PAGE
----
Adapted from Stephanie Kallos’ 2015 novel of the same name, Language Arts tackles one family’s journey through the evolving narrative of Autism. It reminded me of a term I heard used on a podcast from one of my favorite film critics, Mark Kermode: neuro-divergent. It’s a phrase that can surmise the vast members found on the Autism spectrum whose minds merely process information in a fashion atypical to which we are accustomed.
Written and directed by Cornelia Duryée, the film begins in 1993, as Charles (Ashley Zuckerman) and his wife Allison (Sarah Shahi) are re-evaluating their lives after years of recalibrating to suit the needs of their son, Cody (Kieran Walton). Years ago, they realized that Cody “lost his words,” which was particularly devastating to Charles, for whom, as an English teacher, words are invaluable.
Language Arts then hopscotches through its narrative timeline, which can initially be jarring, but soon provides a broader context for all its characters, allowing us to see how past actions and precedents influence their current behavior. Charles, for example, appears solemn and standoffish, but we witness glimpses of his life as an awkward grade-schooler, which slowly pulls the curtain on his adult mannerisms. In the early 1960s, young Charlie (Elliott Smith) was a reticent student with a penchant for writing and one of the few who showed compassion for a classmate who was clearly on the spectrum.
At home, young Chalie would use writing as an escape from his highly dysfunctional home life with an alcoholic father and a materialistic mother. While effective in their own right, these scenes give meaning to the adult character, who is repressing childhood pain and using his silence as an emotional shield.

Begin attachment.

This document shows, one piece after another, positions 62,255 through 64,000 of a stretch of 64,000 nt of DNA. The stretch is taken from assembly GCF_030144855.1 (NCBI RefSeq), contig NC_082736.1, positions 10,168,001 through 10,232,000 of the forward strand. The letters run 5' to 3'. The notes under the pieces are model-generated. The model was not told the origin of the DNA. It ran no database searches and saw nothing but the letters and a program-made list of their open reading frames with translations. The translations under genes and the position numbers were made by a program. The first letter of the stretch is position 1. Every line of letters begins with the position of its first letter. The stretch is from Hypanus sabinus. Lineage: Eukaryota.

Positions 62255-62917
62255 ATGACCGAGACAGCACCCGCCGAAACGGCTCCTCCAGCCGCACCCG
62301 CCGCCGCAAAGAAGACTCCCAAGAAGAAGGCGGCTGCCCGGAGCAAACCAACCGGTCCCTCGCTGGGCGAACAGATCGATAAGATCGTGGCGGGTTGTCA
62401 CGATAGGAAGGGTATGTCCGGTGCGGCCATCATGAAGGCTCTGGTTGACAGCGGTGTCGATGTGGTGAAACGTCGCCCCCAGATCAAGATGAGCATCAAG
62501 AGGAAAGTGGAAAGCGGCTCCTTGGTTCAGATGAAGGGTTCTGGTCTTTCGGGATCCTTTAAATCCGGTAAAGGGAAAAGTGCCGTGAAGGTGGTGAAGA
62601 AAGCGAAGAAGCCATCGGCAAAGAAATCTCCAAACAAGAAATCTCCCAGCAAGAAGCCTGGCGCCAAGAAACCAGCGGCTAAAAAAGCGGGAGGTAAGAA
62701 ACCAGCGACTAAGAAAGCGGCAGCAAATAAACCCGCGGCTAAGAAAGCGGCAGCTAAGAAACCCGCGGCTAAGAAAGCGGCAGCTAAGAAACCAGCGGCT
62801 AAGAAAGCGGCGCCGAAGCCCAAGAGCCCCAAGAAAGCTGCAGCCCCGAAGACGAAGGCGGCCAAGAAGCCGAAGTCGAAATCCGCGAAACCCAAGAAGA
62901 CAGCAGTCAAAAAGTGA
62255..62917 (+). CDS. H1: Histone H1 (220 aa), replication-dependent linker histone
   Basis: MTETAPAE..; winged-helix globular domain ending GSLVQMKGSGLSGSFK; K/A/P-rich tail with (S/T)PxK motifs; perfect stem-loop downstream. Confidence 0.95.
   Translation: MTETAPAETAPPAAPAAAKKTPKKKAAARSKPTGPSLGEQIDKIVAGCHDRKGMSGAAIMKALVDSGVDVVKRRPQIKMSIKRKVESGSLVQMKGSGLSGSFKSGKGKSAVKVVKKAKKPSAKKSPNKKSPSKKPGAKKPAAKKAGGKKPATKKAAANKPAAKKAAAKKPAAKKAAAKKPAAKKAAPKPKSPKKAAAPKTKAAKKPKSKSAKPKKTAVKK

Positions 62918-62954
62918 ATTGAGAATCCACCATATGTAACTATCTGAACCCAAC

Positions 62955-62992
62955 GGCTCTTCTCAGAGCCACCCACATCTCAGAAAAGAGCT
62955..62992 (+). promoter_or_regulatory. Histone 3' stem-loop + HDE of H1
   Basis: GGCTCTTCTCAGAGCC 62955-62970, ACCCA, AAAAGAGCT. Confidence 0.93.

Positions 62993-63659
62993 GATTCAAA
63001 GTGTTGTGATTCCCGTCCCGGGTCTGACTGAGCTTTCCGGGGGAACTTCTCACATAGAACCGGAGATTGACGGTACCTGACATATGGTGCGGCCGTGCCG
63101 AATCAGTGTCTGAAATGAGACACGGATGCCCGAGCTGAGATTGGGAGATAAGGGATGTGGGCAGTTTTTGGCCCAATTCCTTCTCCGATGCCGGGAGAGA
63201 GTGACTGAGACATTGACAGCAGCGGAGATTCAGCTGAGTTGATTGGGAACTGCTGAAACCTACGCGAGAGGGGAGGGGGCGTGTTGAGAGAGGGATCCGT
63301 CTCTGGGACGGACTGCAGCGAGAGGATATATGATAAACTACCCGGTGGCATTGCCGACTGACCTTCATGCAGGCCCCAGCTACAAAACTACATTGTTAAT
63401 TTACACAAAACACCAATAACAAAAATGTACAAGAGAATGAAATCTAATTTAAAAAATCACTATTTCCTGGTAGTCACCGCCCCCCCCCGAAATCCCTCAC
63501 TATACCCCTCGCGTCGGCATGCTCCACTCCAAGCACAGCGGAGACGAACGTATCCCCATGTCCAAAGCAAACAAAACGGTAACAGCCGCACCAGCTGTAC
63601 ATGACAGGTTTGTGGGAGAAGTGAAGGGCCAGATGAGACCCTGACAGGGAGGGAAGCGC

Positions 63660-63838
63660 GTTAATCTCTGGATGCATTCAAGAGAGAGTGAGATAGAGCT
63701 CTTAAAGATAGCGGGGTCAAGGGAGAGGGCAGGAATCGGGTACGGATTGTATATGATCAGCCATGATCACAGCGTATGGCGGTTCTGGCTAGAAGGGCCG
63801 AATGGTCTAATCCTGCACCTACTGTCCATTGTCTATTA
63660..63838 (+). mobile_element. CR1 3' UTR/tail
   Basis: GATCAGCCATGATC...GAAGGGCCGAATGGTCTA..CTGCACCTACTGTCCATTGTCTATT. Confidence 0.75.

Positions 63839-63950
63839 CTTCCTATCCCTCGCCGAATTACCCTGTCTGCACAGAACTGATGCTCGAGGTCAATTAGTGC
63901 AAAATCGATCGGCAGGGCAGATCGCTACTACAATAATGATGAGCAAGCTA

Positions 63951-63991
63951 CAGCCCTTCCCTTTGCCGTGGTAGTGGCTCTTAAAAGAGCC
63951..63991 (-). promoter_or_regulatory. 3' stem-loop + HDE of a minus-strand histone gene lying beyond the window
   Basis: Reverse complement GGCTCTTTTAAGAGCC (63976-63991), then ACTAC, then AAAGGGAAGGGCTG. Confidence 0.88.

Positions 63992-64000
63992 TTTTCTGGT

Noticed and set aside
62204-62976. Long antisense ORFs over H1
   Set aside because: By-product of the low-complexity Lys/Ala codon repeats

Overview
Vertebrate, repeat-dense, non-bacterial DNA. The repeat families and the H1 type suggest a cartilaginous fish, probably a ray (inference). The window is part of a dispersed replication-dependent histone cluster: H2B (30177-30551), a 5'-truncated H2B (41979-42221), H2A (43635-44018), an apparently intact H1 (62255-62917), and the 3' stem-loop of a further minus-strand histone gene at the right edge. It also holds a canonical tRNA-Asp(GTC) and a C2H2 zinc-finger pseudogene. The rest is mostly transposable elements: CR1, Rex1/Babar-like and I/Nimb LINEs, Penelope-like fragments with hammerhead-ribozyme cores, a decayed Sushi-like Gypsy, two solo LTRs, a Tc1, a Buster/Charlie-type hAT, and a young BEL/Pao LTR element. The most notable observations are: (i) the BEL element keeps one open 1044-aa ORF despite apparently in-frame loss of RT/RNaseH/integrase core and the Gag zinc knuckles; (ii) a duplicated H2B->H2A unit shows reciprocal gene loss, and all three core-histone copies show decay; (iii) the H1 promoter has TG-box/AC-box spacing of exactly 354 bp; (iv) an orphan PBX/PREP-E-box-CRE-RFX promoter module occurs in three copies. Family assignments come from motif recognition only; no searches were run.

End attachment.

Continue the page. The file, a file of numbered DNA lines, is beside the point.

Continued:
“…re-evaluating their lives after years of recalibrating to suit the needs of their son…”
The story of Language Arts is relatable for any whose lives have been affected by Autism, but the compassion demonstrated by the filmmaker, who approaches the subject with compassion and heart. This helps the film blossom into something more than a “dealing” with Autism narrative. Instead, it is about how people connect (and separate) based on the bonds they form through life’s circumstances.
The film features actors portraying the various mannerisms associated with those on the spectrum, which could easily have come off as pandering and offensive, but is demonstrated with care and respect for its characters. As a result, we become invested in their lives and well-being. Zuckerman’s nuanced performance slowly reveals the roots of his pain and sadness, while Shahi remains resolute and determined throughout. She shows moments of self-doubt with her decisions but remains steadfast with her choices for the betterment of her son.
As the young Charles, Elliott Smith is heartbreaking. His flinches at loud noises and thousand-mile stares at home reveal more than any monologue ever could. Yet it’s the remarkable, humane performance of Lincoln Lambert as Dana, young Chalie’s autistic classroom friend, that is the crown jewel. His sweet, carefully modulated performance is equally compassionate and moving.
Without steering into treacle, Language Arts demonstrates that acceptance of others can prove a challenge even for those with the noblest intentions. However, Duryée equally shows that empathy and love can arise from some of the most unexpected places.
"…demonstrates that acceptance of others can prove a challenge even for those with the noblest intentions."
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